3. THE CHILD must be the first to receive relief in times of distress.
  4. THE CHILD must be put in a position to earn a livelihood, and must be protected against every form of exploitation.
  5. THE CHILD must be brought up in the consciousness that its talents must be devoted to the service of its fellow-men.”

The 5 paragraph statement later became 7 paragraphs, and in 1959 was the basis for the United Nations “Declaration on the Rights of the Child”. 

As well as the development of the Declaration, Save the Children conducted serious research into the most forms of effective aid – always guided by Eglantyne’s belief that “Help must be given in return for help”.  Many of the results were published in Save’s “The World’s Children”, which became the leading journal on the subject.  Summer training schools for Save the Children staff were run in Geneva. And Save organized the first International Child Welfare Congress in 1925.

Eglantyne laid down very clear principles of action, enabling others to map their own paths and programs, even after her death. To quote Save the Children’s website, these can best be summarized as: Today Save the Children operates in 130 countries across the world.  It is one of the world’s largest aid agencies, and one of its most innovative - still following Eglantyne’s principles, in all the countries Save the Children operates in.
Her principles, in the form of the “Rights of the Child”, have also been fully embraced by the United Nations.  Few people have left such a positive legacy for the world’s social well being.

  • aid should be given in a planned, scientific manner;
  • aid should be preceded by careful research;
  • aid should be directed towards families;
  • aid should be given on the basis of need and not any sectarian basis;
  • aid should be constructive, self-sustaining;
  • aid should stimulate self-help;
  • aid should be pioneering, and able to develop models for others to follow.

Eglantyne was thorough, an excellent organizer, and she consistently helped develop practical and long-term oriented programs.
A great action-plan example was her insistence on using modern management methods to run the fledgling Save the Children Fund. Building an effective area management structure in the UK branch system was another, organizational enabler.

After inaugurating the International Save the Children Union, the Enabler with arguably the greatest impact was Eglantyne’s Declaration of the Rights of the Child. This was not only an aspirational statement, but it also provided clear rules for action and measurement. It truly changed the way the World thought about and acted upon children’s issues.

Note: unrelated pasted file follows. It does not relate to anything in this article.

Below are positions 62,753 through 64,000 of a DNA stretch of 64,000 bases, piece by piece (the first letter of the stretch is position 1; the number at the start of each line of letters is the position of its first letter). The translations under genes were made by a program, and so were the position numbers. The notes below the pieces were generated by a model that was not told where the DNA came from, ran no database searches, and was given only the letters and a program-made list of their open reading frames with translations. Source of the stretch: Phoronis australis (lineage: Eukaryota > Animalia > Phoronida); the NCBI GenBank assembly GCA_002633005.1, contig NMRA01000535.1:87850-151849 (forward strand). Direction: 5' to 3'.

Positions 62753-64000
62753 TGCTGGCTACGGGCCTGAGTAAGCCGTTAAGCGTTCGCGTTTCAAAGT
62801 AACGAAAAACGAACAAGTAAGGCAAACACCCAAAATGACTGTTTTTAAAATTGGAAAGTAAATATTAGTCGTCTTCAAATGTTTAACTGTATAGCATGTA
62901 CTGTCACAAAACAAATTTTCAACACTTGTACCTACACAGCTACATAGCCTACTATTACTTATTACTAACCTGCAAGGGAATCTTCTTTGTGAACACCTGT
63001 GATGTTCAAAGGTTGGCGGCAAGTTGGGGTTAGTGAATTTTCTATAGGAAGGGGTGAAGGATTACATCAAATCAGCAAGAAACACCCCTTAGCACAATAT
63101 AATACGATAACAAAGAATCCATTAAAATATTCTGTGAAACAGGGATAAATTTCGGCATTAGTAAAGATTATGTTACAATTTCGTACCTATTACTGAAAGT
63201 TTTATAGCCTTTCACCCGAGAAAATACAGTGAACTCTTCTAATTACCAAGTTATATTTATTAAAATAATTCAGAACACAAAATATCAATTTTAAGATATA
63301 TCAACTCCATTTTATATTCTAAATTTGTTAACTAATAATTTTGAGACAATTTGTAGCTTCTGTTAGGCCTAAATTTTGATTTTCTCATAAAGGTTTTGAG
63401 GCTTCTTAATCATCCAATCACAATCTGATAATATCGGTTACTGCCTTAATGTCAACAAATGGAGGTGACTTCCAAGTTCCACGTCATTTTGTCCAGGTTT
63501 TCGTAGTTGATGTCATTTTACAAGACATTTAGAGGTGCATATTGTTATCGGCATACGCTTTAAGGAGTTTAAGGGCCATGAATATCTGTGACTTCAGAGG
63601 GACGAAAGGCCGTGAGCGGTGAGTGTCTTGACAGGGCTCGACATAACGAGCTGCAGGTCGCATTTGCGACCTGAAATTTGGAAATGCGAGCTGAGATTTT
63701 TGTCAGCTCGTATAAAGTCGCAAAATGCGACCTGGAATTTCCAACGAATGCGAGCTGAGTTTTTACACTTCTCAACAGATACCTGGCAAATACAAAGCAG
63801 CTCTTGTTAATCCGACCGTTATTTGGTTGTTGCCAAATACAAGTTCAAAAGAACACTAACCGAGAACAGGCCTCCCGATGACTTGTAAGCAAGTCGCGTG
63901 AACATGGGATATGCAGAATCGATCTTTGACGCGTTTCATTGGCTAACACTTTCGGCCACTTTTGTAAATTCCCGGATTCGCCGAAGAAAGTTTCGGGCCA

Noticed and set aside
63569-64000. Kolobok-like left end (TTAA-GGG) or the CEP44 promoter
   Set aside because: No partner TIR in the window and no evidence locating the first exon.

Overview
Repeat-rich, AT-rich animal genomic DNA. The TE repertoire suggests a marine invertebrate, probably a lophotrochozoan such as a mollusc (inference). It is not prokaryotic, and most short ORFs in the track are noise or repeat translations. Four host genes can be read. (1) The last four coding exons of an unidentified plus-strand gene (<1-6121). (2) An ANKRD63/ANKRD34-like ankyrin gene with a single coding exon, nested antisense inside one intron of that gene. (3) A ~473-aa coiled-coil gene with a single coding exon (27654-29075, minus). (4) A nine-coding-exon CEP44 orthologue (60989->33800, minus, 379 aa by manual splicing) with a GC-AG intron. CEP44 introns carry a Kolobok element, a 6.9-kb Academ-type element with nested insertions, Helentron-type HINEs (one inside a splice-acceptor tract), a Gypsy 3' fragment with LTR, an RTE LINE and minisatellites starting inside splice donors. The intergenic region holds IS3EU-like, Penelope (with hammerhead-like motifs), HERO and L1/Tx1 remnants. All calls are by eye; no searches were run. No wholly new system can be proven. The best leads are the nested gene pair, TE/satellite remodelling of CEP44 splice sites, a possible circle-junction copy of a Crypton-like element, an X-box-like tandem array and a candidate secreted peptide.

Today Save the Children International is the world’s largest independent organisation for children, making a difference to children’s lives in over 120 countries. From emergency relief to long-term development, Save the Children helps children to achieve a happy, healthy and secure childhood. Save the Children listens to children, involves children and ensures their views are taken into account.

Our Mission
Save the Children fights for children's rights. We deliver immediate and lasting improvements to children’s lives worldwide.

Our vision
Save the ChildrenInternational works for:

  • a world which respects and values each child
  • a world which listens to children and learns
  • a world where all children have hope and opportunity 

Save the Children Norway (SCN)

SCN a non-governmental member organisation which is party-politically and religiously neutral. Our values are built upon the UN Declaration on the rights of the Child and the Human Rights Declaration. The National member congress is the highest authority and meet every second year. The main task of the executive board is to ensure strategic development, reasonable administration and organisation of its work.

Save the Children Norway has offices in Oslo, Kristiansand, Trondheim, Bergen and Tromsø. Together they cover all regions in Norway.

SCN History

1946: Save the Children Norway was founded on April 16th 1946.

1959: The UN General Assembly passes the Declaration of the Right of the Child on the 20th of November. It becomes the foundation for Save the Children´s work.

1961: Save the Children Norway starts its first planned project with a duration of various years in Tanzania against leprocy. This is a joint effort between Save the Children Norway and Save the Children Sweden.

1975: The Campaign “Ethiopia is starving” on the Election Day in October gives NOK 5 million and is at this point the most successful fundraising campaign ever for Save the Children Norway.

1976: An earth quake in Guatamala takes more than 25 000 lives. The catastrophy leads to a pioneer cooperation between several Save the Children organisations which was the first ever consolidation of their efforts.

1989: The UN General Assembly passes the UN Convention on the right of the Child on the 20th of November, and Save the Children from now on defines itself as a Child rights organisation.

History of Save the Children Norway in Russia (SCNiR)

In 2004 Save the Children Norway in Russia was registered as an International Non-Governmental Organization with the Ministry of Justice of the Russian Federation.

In 2005 SCNiR started a permanent office in Murmansk. 


Our work is aimed at child support in line with the UN Convention on the Rights of the Child.

During 2009-2010 SCNiR had direct cooperation with the Association of Ombudspersons for Children in the Russian Federation. As a result of this cooperation gratitude letter was given to SCNiR by the Child Rights Ombudsperson under the President of the Russian Federation.


SCNiR supports projects implemented jointly with the Russian governmental partner organizations, that prioritizes partner managed approach and ensures transparent system of project management and accountability along with long lasting and sustainable improvements for children.


The fundamental basis for our programme work is the values of the UN Convention on the Rights of the Child ratified by the Russian Federation. The Convention on the Rights of the Child embraces a whole set of rights for children which SCNiR is advocating for.